For James and Libby Waechter, 12-year-old twins with cerebral palsy, their backyard has never been so accessible, let alone adventurous.
"Oh my gosh, it is super fun," the twins' mother, Katie Waechter, 33, of Wellington, Colo., told ABCNews.com. "It's like going to one of those amusement parks and riding those rides. You get the butterflies in your stomach."
On May 4, construction was complete on the Waechter's very own, personalized backyard playground equipped with a large deck that includes a wheelchair ramp down to the yard, a 3,000-pound wheelchair swing the children can roll on to, as well as an elevated sandbox the twins can access with their wheelchairs.
The 15-week-long project was part of Colorado State University's Construction Management program, CM Cares, which focuses on students applying construction skills through community service projects.
"Before the class started our faculty went out there and did an evaluation," said CSU student and project member Kyle Snow. "They came up with the idea for the swing. It's a first of its kind. It's hard to imagine until you see how big it is."
Each year, the program receives about a dozen applications from families in the community requesting assistance, then each spring, the department selects three projects for the students to schedule, budget and complete from start to finish.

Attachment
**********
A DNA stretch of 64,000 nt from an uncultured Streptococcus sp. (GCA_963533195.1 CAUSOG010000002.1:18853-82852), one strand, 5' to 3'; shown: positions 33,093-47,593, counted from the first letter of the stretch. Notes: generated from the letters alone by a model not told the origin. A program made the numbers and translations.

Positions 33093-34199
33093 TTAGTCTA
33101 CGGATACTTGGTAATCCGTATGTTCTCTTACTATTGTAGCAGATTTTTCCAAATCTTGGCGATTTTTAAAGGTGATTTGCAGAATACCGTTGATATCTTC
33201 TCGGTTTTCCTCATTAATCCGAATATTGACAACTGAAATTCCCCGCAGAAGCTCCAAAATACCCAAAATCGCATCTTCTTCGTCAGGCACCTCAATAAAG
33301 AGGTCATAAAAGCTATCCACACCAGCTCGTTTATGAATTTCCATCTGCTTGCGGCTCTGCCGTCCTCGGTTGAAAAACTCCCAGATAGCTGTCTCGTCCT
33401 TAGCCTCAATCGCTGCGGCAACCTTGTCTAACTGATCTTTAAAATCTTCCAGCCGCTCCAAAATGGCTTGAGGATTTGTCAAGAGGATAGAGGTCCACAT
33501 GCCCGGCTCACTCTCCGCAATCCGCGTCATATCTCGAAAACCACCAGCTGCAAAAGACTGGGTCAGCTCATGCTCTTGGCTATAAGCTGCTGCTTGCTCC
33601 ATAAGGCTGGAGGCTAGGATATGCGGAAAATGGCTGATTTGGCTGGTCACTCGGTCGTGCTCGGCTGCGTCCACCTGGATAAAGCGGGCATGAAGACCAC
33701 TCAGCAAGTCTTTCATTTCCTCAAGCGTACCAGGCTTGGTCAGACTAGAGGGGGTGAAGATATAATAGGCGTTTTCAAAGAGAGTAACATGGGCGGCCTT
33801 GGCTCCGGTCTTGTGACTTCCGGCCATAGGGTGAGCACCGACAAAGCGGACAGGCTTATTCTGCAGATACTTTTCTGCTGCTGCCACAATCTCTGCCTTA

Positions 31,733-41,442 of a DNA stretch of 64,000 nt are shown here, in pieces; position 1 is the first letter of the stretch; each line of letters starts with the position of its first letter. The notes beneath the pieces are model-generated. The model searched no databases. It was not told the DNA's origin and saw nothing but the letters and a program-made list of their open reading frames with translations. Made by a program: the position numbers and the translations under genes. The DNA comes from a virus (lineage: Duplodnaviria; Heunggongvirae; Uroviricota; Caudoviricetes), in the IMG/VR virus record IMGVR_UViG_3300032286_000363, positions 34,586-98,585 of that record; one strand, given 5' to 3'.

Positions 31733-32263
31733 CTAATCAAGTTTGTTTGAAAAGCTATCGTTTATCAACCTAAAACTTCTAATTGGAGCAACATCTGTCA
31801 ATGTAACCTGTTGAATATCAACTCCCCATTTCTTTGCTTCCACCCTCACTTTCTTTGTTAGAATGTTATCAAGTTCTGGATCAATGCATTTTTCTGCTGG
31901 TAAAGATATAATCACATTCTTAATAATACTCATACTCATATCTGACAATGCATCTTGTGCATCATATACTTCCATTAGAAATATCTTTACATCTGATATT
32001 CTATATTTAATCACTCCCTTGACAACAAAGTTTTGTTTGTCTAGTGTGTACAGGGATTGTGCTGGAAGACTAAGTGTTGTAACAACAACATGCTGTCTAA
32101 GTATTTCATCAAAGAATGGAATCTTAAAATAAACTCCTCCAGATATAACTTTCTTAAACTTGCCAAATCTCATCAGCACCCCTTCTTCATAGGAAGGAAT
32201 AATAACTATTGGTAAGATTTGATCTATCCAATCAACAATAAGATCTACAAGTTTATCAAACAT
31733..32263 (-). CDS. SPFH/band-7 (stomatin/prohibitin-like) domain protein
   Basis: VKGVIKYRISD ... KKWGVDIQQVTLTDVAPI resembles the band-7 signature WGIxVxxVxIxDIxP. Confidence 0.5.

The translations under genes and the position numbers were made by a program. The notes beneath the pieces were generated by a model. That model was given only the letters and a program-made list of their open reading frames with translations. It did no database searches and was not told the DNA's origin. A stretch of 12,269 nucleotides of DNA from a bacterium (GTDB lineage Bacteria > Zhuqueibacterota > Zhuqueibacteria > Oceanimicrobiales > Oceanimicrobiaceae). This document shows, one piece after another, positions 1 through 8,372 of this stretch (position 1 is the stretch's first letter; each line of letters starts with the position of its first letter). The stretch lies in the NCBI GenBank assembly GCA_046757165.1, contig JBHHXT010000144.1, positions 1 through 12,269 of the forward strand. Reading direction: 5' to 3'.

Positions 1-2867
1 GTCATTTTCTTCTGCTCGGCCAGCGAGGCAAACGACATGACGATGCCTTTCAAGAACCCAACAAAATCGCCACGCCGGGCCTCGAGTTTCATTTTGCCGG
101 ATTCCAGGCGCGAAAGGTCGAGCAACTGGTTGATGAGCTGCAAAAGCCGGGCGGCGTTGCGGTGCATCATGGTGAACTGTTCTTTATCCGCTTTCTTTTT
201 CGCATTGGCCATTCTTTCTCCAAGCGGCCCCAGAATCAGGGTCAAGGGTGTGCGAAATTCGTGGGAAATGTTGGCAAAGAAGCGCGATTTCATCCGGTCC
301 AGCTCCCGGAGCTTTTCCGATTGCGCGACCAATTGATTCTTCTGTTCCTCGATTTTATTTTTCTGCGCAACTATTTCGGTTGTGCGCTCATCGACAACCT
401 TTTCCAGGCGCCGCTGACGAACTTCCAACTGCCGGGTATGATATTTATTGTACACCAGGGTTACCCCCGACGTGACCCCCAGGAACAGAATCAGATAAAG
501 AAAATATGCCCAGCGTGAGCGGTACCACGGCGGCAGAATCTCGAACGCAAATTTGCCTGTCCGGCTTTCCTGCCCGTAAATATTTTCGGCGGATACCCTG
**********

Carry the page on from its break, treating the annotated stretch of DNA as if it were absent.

"They made sure they had someone come in and install a push button so the kids can get the door open on their own," Waechter explained. "Our deck is beautiful. The bridge from the deck, you go up this bridge to get on the swing, and they made it so that the kids can just go on there and sit and play without it having to be moving at all. It can be a fort, or a fun little play area. They can come down the bridge and they got this super cool raised sandbox too. It's been awesome."
Between monetary donations, material donations, labor, and fundraising, the James and Libby team, comprised of CSU students Kyle Snow, Zach Belsey, Cody Stoltenberg, Andrew Wood and Sara Podgorski, raised approximately $20,000 to complete the project.
"The biggest anticipation was when they brought the swing in with the crane," said Waechter. "They put it on this platform waiting for the concrete to dry, and for the kids, it was like Christmas waiting to open their presents."
Last night, Waechter and her husband discussed how nice this process has been for the family.
"Before when you're swinging your kid in the swing, you're the observer and the worker," she said. "And now, it's a full family event. We're all on the swing together. They just built this wonderland for the kids. The modifications for the kids, I can't even explain. The students easily gave 110%. It's perfection and beautiful."